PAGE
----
John Sandford’s 20th Prey Novel


It sometimes seemed to him that there was an invisible hand behind it all, and it wasn’t a beneficent hand. Evil in the world.


John Sandford’s twentieth novel in the wonderful chronicles of Lucas Davenport is called Storm Prey. In a multitude of ways, it’s an extraordinary extension of this superb series.

The novel opens with a vicious robbery. A gang of inept virulent thieves are incited and aided by a cocaine-addicted psychopathic doctor to steal a major Minneapolis hospital’s entire supply of powerful narcotics and other readily saleable pharmaceuticals. Another of Sandford’s ingenious plotting constructs.

In the course of the robbery, one of the addled thieves kicks the pharmacy’s elderly attendant in his kidneys, stomps him savagely over and over again. He does this because – even though he’s a sociopath, he needs to formulate a reason for his intentions – the victim tried covertly to dial 911 on his mobile phone. The petty thief’s brutal battery of the brave old man produces mortal injuries, and transforms an ugly larceny into murder.

There ensues a complication that warrants and triggers the narrative. During their getaway from their otherwise perfect crime, one of the gang’s leaders is observed as he careens their van out of the hospital’s parking garage. Their inadvertent, initially unaware eyewitness is Dr. Weather Karkinnen, an eminent surgeon who’s married to Lucas Davenport, the Prey series’ principal figure, an epically intelligent, skillful, and ferocious investigator for the State of Minnesota. The crooks decide they need to kill Weather so she can’t expose and testify against them.

Big mistake. No one should mess with Weather. For sure no one should mess with Lucas and his devotedly loyal, practiced, proficient, cheerfully rough friendship circle of fellow cops. Especially when Weather is fighting with all her dazzling gifts of skill and spirit to save the lives of two tiny babies joined helplessly at the head.

The criminals’ hunt for Weather and Lucas’s reciprocal hunt for them makes a Grand Guignol of glorious plot, wacky personalities, and astringent atmospherics. Fabulous tours de force of writing, too. Hilarious street riffs. Haunting evocations of psychotics’ thought, cops’ cogitation, surgeons’ craft and mentation. This work of authoring is complex, knowledgeable, fluent, yet seemingly intuitive and effortless. Not a trope nor a formula, but an ascendant artist’s expert instinction.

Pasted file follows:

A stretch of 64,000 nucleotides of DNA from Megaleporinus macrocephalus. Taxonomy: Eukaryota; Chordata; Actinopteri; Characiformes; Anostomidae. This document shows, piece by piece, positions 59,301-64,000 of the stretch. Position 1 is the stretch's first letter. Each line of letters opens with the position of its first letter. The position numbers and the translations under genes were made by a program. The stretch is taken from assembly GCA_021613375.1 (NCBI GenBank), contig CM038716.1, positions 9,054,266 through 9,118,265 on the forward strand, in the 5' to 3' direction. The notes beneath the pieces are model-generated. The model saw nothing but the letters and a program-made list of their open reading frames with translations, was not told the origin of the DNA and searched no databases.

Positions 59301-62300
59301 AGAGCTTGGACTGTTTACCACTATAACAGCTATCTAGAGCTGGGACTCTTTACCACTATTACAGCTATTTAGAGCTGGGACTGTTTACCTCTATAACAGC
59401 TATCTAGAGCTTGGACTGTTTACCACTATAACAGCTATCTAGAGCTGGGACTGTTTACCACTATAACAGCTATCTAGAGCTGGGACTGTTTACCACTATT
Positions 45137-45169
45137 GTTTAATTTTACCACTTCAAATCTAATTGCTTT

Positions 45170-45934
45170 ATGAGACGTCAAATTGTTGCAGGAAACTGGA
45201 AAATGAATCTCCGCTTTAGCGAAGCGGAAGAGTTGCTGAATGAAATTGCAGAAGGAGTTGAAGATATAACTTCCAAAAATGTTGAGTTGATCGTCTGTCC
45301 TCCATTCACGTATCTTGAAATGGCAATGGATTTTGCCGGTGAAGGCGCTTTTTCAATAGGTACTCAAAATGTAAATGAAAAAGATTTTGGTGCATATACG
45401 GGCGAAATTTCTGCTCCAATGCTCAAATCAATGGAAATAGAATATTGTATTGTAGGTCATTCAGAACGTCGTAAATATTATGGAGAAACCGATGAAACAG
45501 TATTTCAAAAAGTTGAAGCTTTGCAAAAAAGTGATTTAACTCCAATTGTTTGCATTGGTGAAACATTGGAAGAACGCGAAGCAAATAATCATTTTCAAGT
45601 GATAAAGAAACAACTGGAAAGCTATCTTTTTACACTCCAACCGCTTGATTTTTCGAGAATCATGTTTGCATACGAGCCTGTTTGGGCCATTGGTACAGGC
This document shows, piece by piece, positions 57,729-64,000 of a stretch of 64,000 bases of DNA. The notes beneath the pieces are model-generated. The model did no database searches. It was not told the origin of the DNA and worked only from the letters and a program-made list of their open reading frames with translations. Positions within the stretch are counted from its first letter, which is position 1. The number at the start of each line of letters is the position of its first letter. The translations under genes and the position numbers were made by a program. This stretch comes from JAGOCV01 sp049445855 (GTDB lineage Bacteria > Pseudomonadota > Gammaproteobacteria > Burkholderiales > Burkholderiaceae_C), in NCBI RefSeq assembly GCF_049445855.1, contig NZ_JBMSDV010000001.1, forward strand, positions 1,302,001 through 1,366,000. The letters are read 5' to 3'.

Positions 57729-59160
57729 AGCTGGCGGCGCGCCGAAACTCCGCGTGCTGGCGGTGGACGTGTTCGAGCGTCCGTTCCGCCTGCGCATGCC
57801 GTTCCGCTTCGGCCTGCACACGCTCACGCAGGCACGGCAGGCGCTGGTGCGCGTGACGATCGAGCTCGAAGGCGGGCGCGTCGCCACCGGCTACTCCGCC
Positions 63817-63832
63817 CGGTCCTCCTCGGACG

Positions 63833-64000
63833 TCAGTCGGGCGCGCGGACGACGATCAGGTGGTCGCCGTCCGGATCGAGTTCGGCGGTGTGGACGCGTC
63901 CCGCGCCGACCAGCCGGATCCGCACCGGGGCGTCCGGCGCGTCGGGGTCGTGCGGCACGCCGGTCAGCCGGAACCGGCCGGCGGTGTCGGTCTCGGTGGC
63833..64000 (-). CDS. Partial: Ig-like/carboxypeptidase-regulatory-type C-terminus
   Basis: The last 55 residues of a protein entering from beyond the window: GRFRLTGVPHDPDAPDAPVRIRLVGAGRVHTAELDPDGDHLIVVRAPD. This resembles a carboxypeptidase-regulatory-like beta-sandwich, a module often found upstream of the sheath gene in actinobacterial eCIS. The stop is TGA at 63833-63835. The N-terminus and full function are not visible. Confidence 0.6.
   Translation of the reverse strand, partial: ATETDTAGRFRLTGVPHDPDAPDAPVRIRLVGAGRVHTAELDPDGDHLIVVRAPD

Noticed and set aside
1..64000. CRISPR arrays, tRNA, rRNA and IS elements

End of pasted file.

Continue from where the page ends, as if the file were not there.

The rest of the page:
John Sandford is a master, and he knows it. His only peer, albeit in a different medium, is Kobe Bryant. Probably they’re not aware of one another. But across their dissimilar fields they share an absoluteness of gift and grace, consummate prowess with a predefined though not confining game, and the uncommon discipline of willing themselves continuously to challenge and grow their extraordinary powers.

We expect inspired storytelling and virtuoso writing from Sandford. His ability time after time to fulfill our expectations no longer surprises, but it’s always elating to journey with him on his madcap voyages. This time he far surpasses what we’ve learned to expect, and moves his distinguished series into a new realm of sophistication and inquiry.

Storm Prey is a great read. It’s also a launch. Sandford moves us away from the turbulent thrills of crime, detection, pursuit, and capture. The novel primarily roots itself in quietly profound explorations of the cognitions and consciousness of characters. Characters disturbed and healthy, barbaric and heroic, destructive and generative, vile and noble, moronic and august – all manner of persons. The book delicately but deeply explores the methods and courses of identity, the motives and modalities of behavior, and most importantly, the extreme and extremely dangerous gulf in our society between relative goodness and absolute evil.

In its twentieth iteration, Sandford has created an entirely new and exceptionally interesting kind of Prey novel.




Sandford always has been intrigued by the nature, origins, and meanings of wickedness. In this superlative work, he investigates three seemingly discrete but decisively interrelated energies: evil, vacancy, and randomness.

In her historic work on Nazism, Hannah Arendt famously characterized evil as a banality. Storm Prey develops many villains. All are creatures of bathos: utterly empty of coherent affect, reason, and objective. Animate voids. Yet from their broad and general vacuity emanates ghastly violence, appalling cruelty, immense destructive power. Absurd but mighty antimatter energy.

Vacancy can generate energy, but it has no ethos. The criminals in this book have no distinguishing sentiment other than anger, no goals or aims, no moral temperament, no explicit beliefs. Their void causes them to crave, sporadically. They want, from time to time, appetitive relief. Drugs, food, sex, firearms, vehicles. When they want, they take. Their motives are nonspecific, their actions cavalier. They’re passionless and, essentially, purposeless persons. They’re incarnations of emptiness. Manifestations of nothingness, and creators of it. They exploit and empty what better women and men build.